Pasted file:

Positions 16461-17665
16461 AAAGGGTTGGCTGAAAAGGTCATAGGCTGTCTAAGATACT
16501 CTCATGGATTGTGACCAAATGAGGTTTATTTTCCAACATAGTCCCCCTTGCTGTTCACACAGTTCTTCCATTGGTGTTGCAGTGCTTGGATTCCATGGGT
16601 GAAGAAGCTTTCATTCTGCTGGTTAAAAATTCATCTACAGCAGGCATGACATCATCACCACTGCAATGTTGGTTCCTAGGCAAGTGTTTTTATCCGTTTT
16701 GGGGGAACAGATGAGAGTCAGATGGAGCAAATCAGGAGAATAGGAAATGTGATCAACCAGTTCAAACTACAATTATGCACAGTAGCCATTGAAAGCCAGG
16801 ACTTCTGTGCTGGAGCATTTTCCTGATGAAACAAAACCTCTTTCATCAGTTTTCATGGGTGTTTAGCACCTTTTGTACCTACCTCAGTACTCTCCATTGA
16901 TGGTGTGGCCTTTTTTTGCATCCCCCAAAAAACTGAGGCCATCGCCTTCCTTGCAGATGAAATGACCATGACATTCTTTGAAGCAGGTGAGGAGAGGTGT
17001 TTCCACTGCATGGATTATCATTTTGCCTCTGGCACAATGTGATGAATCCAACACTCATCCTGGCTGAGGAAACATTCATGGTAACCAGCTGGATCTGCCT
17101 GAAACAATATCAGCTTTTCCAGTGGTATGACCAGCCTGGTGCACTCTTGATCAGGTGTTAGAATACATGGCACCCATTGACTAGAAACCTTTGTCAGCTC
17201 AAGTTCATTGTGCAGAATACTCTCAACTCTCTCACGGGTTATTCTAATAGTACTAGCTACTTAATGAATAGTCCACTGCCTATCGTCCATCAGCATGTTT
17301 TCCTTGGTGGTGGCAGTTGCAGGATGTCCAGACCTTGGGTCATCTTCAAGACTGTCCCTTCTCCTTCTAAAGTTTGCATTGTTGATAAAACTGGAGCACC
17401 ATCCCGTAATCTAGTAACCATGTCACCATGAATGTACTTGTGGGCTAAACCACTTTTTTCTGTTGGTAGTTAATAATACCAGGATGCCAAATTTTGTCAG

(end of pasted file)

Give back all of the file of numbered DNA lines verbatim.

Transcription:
Positions 16461-17665
16461 AAAGGGTTGGCTGAAAAGGTCATAGGCTGTCTAAGATACT
16501 CTCATGGATTGTGACCAAATGAGGTTTATTTTCCAACATAGTCCCCCTTGCTGTTCACACAGTTCTTCCATTGGTGTTGCAGTGCTTGGATTCCATGGGT
16601 GAAGAAGCTTTCATTCTGCTGGTTAAAAATTCATCTACAGCAGGCATGACATCATCACCACTGCAATGTTGGTTCCTAGGCAAGTGTTTTTATCCGTTTT
16701 GGGGGAACAGATGAGAGTCAGATGGAGCAAATCAGGAGAATAGGAAATGTGATCAACCAGTTCAAACTACAATTATGCACAGTAGCCATTGAAAGCCAGG
16801 ACTTCTGTGCTGGAGCATTTTCCTGATGAAACAAAACCTCTTTCATCAGTTTTCATGGGTGTTTAGCACCTTTTGTACCTACCTCAGTACTCTCCATTGA
16901 TGGTGTGGCCTTTTTTTGCATCCCCCAAAAAACTGAGGCCATCGCCTTCCTTGCAGATGAAATGACCATGACATTCTTTGAAGCAGGTGAGGAGAGGTGT
17001 TTCCACTGCATGGATTATCATTTTGCCTCTGGCACAATGTGATGAATCCAACACTCATCCTGGCTGAGGAAACATTCATGGTAACCAGCTGGATCTGCCT
17101 GAAACAATATCAGCTTTTCCAGTGGTATGACCAGCCTGGTGCACTCTTGATCAGGTGTTAGAATACATGGCACCCATTGACTAGAAACCTTTGTCAGCTC
17201 AAGTTCATTGTGCAGAATACTCTCAACTCTCTCACGGGTTATTCTAATAGTACTAGCTACTTAATGAATAGTCCACTGCCTATCGTCCATCAGCATGTTT
17301 TCCTTGGTGGTGGCAGTTGCAGGATGTCCAGACCTTGGGTCATCTTCAAGACTGTCCCTTCTCCTTCTAAAGTTTGCATTGTTGATAAAACTGGAGCACC
17401 ATCCCGTAATCTAGTAACCATGTCACCATGAATGTACTTGTGGGCTAAACCACTTTTTTCTGTTGGTAGTTAATAATACCAGGATGCCAAATTTTGTCAG